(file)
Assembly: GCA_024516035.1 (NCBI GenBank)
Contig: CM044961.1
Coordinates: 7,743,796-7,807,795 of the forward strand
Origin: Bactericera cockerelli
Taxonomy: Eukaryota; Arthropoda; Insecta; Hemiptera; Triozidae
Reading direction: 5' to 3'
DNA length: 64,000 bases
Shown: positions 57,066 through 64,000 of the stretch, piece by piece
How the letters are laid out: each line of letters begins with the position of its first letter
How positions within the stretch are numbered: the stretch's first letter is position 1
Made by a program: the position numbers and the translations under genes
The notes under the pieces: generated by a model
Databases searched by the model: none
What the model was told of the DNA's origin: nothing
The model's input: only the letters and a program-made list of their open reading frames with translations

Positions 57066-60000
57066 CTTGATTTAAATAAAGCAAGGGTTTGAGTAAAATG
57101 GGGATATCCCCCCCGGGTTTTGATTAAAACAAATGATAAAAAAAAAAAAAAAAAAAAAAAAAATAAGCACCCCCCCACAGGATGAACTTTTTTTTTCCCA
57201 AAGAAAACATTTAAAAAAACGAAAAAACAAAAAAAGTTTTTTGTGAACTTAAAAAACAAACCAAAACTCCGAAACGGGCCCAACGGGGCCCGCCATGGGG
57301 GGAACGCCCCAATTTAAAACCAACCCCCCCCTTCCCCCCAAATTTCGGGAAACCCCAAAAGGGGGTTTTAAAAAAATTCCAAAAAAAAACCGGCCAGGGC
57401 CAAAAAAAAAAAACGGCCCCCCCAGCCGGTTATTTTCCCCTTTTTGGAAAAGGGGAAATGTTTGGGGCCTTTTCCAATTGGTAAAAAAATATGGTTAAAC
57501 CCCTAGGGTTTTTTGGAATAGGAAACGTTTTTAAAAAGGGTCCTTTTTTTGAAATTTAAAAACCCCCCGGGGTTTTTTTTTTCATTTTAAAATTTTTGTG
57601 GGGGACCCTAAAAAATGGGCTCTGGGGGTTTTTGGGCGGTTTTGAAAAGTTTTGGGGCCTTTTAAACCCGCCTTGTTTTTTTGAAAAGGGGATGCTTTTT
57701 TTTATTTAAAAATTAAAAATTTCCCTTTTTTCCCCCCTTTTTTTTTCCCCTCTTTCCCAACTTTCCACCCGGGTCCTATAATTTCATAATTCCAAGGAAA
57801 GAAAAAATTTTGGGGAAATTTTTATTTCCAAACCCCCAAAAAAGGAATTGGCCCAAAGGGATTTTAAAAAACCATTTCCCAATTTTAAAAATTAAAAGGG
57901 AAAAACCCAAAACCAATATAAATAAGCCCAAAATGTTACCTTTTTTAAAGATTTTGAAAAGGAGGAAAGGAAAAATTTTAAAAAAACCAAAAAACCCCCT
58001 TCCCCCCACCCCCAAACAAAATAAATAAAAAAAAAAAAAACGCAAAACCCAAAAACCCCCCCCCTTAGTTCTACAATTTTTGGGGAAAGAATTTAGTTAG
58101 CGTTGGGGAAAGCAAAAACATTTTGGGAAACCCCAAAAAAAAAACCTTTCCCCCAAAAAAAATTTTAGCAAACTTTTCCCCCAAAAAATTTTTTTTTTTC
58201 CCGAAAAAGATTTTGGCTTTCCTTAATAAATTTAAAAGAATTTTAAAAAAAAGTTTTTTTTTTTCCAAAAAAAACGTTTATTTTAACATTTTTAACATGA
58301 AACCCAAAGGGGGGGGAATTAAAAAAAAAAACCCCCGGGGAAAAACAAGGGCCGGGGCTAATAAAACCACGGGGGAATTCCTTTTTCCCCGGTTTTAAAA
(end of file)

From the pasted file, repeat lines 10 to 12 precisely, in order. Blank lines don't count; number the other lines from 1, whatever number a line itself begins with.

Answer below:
How positions within the stretch are numbered: the stretch's first letter is position 1
Made by a program: the position numbers and the translations under genes
The notes under the pieces: generated by a model